Find a good spot. Jara suggests finding a spot on the beach near the waterline, but not too close to the water so your creation isn’t in danger of being washed away. This area has the softest, siltiest sand that’s good for packing. “You don’t want to be too far from [the tide] because that’s where the best sand is, so there’s a little conundrum there,” says Jara.
Dig a trough. Water makes building your sandcastle more successful, says Jara. Dig a trough in the sand to store water to use to wet the sand. Troughs keep water close so you don’t have to go as far every time you need more. “When you’re dealing with beach sand, you are going to go through a lot of water,” says Jara.
Layer in your form. While there are different ways to create sandcastles, Jara suggests using a 40-gallon plastic trash can if you want to go big. Flip the can upside down, cut a hole in the bottom, leaving the plastic rim, and begin to fill the form with sand. Layer sand in 4- to 6-inch layers and douse each layer with water to let the sand pack. “[Once it's full], tap the trash can outside, all the way around all over the surface, and then actually pry that off with a couple of shovels,” says Jara, “and you’ll be left with almost a four- or five-foot stack of nice packed sand.”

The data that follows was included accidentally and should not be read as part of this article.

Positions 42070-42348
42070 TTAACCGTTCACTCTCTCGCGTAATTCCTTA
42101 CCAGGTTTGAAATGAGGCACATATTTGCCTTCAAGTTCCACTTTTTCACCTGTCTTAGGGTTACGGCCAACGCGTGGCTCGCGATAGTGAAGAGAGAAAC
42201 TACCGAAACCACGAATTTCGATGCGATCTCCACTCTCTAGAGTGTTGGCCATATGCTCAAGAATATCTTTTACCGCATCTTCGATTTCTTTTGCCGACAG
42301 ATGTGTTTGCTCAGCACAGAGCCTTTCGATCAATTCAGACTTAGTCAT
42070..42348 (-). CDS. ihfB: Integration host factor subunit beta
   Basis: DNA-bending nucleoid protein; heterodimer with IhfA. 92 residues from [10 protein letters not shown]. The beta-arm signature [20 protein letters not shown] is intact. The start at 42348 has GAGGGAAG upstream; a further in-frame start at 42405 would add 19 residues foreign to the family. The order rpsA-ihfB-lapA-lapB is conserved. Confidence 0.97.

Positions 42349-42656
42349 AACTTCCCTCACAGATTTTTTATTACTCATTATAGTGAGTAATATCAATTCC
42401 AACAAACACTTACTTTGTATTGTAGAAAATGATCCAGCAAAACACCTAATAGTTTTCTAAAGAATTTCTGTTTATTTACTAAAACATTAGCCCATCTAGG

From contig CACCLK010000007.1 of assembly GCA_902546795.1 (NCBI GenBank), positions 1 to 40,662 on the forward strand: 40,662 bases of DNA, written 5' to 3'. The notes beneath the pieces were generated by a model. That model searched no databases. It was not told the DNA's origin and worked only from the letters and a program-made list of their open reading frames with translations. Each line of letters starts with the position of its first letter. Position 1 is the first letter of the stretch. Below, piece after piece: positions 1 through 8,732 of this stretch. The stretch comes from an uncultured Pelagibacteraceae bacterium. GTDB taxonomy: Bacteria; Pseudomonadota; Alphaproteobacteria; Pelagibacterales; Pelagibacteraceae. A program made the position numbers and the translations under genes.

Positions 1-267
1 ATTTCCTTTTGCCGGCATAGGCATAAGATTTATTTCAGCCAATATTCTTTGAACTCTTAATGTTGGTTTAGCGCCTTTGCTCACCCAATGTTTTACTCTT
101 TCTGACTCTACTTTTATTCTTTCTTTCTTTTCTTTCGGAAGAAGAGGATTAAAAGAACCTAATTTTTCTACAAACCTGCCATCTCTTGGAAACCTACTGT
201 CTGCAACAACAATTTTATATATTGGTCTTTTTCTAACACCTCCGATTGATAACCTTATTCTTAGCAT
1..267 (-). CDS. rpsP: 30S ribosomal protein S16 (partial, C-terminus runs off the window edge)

Bring out your inner sculptor. Once you have your block of sand, channel your artistic creativity and sculpt your sandcastle. Jara says any tools that can cut, like a trowel or even a butter knife, can be used to sculpt. “The wonderful thing about sand is you can go out there and you can use your imagination,” Jara says. “If you don’t like it, you erase it and start over again.”